If I thought of menu planning as a chore (and we happily swap daily meals around if we don't fancy what is planned for that day), I simply wouldn't do it. Our food and toiletries bill before menu planning was around the £160 per month mark for us two. To begin with, we ate for a couple or three weeks on just £20 per week for both of us to get us into the swing of things.

Then we increased it to £30 per week - give or take - and since then, we usually don't go over the £120. Our meat consumptions is still that of the war years, often less. We do eat dairy products and produce almost 100% of our meals from scratch.

I read quite a few blog's that I don't follow or read often, most of whom want to reduce their overall spending for various reasons, don't know where to start and often, are simply not willing to 'have to go without' to reduce.  Do they really want to do it? is my first question.

I was expecting to get my pension at 60 but have now found out it will be several years later than this. To add insult to injury, I was fully paid up in my national insurance contributions but it seems I now have to pay another 5 years worth if I want to receive my whole pension when the time comes!

You see, life just gets in the way sometimes. I could say, "sod it, I'm not doing it" but that attitude would deprive me of £88 per month extra income. We thought getting my pension at 60 would financially, be the be all and end all! We are not desperate, nor as hard up as we were when eating rations, but our mindsets have had to change over the years, they will change again.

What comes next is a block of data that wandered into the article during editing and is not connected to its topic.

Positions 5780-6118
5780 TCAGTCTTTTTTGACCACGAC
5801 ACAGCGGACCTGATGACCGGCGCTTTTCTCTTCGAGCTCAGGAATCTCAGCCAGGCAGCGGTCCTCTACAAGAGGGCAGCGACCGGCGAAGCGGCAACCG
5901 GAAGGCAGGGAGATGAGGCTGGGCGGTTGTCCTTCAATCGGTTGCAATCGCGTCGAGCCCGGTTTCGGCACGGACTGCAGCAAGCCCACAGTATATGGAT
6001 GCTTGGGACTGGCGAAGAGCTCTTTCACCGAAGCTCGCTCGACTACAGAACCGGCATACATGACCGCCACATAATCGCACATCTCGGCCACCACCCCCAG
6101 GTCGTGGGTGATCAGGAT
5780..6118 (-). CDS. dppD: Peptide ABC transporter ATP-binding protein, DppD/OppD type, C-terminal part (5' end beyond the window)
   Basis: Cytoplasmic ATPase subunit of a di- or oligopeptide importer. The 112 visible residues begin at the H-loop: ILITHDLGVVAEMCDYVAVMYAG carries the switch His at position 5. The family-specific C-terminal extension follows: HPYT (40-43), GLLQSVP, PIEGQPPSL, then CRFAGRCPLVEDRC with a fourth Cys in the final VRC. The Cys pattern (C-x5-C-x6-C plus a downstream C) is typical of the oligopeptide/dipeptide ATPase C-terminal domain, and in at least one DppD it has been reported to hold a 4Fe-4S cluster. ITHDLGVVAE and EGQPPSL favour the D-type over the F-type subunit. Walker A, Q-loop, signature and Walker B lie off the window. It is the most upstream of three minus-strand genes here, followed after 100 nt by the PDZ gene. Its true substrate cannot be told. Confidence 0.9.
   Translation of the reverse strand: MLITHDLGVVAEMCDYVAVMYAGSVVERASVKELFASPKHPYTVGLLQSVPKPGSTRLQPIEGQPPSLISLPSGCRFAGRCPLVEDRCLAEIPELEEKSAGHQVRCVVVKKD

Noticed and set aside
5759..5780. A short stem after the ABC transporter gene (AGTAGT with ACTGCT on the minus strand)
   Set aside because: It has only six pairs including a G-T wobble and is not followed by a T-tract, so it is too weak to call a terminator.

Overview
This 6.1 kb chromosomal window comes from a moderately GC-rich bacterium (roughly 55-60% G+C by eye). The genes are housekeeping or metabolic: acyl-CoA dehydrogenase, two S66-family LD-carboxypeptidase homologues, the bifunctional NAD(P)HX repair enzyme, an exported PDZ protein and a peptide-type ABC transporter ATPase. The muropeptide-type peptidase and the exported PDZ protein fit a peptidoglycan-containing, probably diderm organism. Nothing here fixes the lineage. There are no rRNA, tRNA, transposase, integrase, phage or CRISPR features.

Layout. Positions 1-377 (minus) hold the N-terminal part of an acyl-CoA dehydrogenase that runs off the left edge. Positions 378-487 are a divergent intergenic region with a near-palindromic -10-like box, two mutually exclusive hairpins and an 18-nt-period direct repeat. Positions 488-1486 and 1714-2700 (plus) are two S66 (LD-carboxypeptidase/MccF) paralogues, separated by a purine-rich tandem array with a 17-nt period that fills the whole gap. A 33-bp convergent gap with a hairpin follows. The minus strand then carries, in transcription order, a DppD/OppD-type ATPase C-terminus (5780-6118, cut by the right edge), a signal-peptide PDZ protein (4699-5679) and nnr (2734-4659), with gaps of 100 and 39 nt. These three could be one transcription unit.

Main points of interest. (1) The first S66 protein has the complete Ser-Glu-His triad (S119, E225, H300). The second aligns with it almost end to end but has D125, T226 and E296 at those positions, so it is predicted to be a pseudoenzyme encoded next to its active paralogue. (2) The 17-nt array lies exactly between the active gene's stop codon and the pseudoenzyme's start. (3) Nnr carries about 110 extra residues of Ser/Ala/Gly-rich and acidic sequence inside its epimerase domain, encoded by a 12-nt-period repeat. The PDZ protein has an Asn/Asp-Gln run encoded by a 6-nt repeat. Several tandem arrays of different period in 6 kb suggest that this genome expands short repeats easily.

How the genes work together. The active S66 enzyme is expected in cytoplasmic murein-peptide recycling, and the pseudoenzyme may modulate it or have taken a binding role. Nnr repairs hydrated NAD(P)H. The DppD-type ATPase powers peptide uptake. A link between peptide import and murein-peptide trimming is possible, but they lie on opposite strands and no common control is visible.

Anyhow, if menu planning saves us £40 every month, such a saving, amongst many others we instigate on a daily and sometimes extra ones on an 'as needed basis', puts us well on the way towards paying the extra 5 years worth of national insurance contributions.

Has your mindset changed in recent years?


  1. Ooh that's a deep one! Yes, my mindset has changed a lot - when both OH and I were working full time, we spent money on whatever we liked and rarely saved money.....neither of us came from families who routinely put money away. Now, with OH cutting down his working hours in the run up to retirement and me no longer working, we simply can't afford to spend loads of money. In fact, we've gone completely the other way and now spend very little (by comparison) and save what we can.